These courtyard placements in the front can give a home elegance in massing. Instead of projecting forward, the two-story mass now partially lays back behind two layers of single-story architecture and landscaping. The house has a softer and quieter presence on the street.

     

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  • At Santa Luz, an upcoming project at Rancho Santa Fe for Western Pacific Housing, the courtyard space is at the center of the plan. In the mild, Mediterranean-like climate of North San Diego, a place where the well-heeled escape to enjoy a casual, California lifestyle, this outdoor rooms brings the natural environment into the center of this two-story home. An explosion of natural light results throughout the interior rooms, particularly the dining room, kitchen/ breakfast nook and the master bedroom.

     

    Don’t Forget Drainage

    A word of caution about drainage in courtyards—don’t overlook it. In fact, I recommend over-designing for drainage in courtyards so that standing water from rainfall, landscape irrigation or roof runoff isn’t an issue.

    Standing water will present real problems if all roofs are allowed to drain into the courtyard. Consider instead installing gutters that divert water to a downspout away from the courtyard.

    In courtyard spaces with heavy landscaping, invest in inverted drains that stick up and cannot easily become clogged with leaves and other debris. This is a real hazard with drains that are flush.

     

     

     

    Buyer Benefits

    The benefits of courtyards go well beyond aesthetic considerations. Central courtyards particularly offer home buyers tangible benefits—not to mention potential savings—every day. These include:

     

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  • Better ventilation: In today’s more tightly sealed, energy efficient homes, natural ventilation is an important issue. Windows in rooms around the courtyard can add a lot of air movement within a home as well as provide natural heating and cooling.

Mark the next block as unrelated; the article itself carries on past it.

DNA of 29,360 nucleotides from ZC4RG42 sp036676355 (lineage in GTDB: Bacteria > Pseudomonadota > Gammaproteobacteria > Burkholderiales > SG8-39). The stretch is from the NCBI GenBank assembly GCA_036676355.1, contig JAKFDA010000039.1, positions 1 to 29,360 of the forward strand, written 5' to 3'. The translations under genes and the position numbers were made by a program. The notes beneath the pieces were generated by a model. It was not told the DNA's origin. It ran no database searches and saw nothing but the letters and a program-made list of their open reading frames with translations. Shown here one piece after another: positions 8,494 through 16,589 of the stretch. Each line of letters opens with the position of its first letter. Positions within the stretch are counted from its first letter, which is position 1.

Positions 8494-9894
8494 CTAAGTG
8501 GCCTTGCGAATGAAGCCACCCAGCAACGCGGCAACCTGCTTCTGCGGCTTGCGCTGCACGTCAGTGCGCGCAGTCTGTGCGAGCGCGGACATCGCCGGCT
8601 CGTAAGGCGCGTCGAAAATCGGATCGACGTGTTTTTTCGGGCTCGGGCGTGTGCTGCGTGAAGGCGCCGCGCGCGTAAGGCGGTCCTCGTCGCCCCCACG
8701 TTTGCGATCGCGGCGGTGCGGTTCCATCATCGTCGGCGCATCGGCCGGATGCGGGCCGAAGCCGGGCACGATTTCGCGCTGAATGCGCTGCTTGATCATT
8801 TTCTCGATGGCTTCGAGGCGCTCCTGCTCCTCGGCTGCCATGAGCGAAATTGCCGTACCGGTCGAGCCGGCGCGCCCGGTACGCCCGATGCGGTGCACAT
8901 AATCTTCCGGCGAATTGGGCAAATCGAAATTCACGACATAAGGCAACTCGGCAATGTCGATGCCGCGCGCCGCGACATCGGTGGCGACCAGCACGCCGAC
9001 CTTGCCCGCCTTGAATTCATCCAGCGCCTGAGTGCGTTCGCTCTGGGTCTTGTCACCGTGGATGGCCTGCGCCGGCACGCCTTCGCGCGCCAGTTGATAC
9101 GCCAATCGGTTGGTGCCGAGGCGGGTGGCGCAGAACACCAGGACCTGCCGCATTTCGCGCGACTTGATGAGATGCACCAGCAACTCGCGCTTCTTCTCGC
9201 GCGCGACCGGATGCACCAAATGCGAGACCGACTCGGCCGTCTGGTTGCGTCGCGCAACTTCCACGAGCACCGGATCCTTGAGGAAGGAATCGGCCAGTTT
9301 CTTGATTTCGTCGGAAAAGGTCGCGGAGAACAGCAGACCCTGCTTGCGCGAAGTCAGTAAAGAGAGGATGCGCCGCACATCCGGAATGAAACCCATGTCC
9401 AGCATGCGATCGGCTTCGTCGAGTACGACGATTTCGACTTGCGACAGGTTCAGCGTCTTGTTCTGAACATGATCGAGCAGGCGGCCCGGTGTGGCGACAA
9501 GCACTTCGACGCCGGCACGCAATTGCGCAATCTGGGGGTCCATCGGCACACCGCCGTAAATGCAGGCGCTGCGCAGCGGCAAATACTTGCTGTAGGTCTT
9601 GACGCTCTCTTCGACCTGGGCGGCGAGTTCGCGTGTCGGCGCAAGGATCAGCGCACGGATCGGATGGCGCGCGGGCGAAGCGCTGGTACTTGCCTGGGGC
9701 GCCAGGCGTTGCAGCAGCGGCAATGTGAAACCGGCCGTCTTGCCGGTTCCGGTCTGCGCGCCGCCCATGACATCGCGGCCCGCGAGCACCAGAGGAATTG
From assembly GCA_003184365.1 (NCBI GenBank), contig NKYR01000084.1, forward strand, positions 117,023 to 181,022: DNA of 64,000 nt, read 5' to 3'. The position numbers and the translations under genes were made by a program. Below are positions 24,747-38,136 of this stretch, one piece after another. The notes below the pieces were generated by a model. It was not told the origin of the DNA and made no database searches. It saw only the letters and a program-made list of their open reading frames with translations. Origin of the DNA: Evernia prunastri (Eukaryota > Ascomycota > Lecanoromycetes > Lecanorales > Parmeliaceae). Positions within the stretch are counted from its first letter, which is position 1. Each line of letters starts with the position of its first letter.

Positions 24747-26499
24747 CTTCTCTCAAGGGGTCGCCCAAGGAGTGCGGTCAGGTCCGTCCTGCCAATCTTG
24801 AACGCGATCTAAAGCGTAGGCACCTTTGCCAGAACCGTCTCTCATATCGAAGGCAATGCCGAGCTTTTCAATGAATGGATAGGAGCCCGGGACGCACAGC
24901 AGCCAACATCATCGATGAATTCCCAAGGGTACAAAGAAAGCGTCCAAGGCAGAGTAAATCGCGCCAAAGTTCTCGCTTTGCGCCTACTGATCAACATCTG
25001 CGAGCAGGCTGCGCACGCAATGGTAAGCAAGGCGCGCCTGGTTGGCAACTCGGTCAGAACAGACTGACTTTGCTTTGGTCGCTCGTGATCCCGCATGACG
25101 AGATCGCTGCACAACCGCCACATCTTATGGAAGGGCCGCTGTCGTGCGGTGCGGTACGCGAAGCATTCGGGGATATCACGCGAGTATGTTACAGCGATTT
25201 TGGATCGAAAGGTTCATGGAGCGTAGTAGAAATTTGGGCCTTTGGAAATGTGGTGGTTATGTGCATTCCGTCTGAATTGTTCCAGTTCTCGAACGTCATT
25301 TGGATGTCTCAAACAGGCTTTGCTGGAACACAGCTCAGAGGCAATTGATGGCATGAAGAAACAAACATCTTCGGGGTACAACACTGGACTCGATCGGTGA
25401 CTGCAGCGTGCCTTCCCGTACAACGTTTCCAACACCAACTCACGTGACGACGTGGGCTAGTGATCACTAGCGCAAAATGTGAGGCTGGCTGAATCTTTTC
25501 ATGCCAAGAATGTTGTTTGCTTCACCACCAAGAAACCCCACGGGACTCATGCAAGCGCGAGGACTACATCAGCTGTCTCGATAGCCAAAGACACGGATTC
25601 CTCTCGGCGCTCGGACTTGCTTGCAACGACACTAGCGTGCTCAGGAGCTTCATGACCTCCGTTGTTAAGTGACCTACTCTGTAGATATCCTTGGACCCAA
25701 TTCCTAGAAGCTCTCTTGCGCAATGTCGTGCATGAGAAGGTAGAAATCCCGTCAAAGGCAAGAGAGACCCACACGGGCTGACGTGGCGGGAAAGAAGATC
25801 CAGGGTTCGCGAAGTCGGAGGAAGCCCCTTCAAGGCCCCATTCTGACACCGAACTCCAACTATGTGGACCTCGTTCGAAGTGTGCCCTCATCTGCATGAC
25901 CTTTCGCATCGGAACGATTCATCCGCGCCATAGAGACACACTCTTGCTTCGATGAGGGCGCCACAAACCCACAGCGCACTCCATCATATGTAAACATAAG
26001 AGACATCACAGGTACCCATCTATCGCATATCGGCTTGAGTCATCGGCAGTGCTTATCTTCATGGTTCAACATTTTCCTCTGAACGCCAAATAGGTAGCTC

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  • Lower cooling costs: Because a central courtyard is enclosed on all four sides, windows can be left open to take advantage of natural breezes for cooling rather than forcing buyers to resort to expensive air conditioning. This is especially important in California where energy usage, not to mention supply, is a real concern.

     

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  • Greater security: Home buyers aren’t trading security for interior comfort. Few home buyers today will leave exterior windows open over night or even during the day, but with courtyard windows security issues are moot.

    Courtyards are a needed element of delight to this new generation of homes. Properly located, courtyards can extend sight lines and allow small spaces to feel and live larger. Buyers view them as an additional room, a private and protected exterior space. They can be dressed up with fountains, fireplaces, trellises, outside heaters, fireplaces and built-in barbecues. They can be furnished with patio furniture and creative landscaping.

    Adding courtyards to today’s new home design is a rediscovery of a classic mode of architecture. In short, we took one step back to take two steps forward, and in the process we’ve generated some much-needed diversity into our designs and created a new energy in the market.

     

    Also See:

    Floorplan 1

    Floorplan 2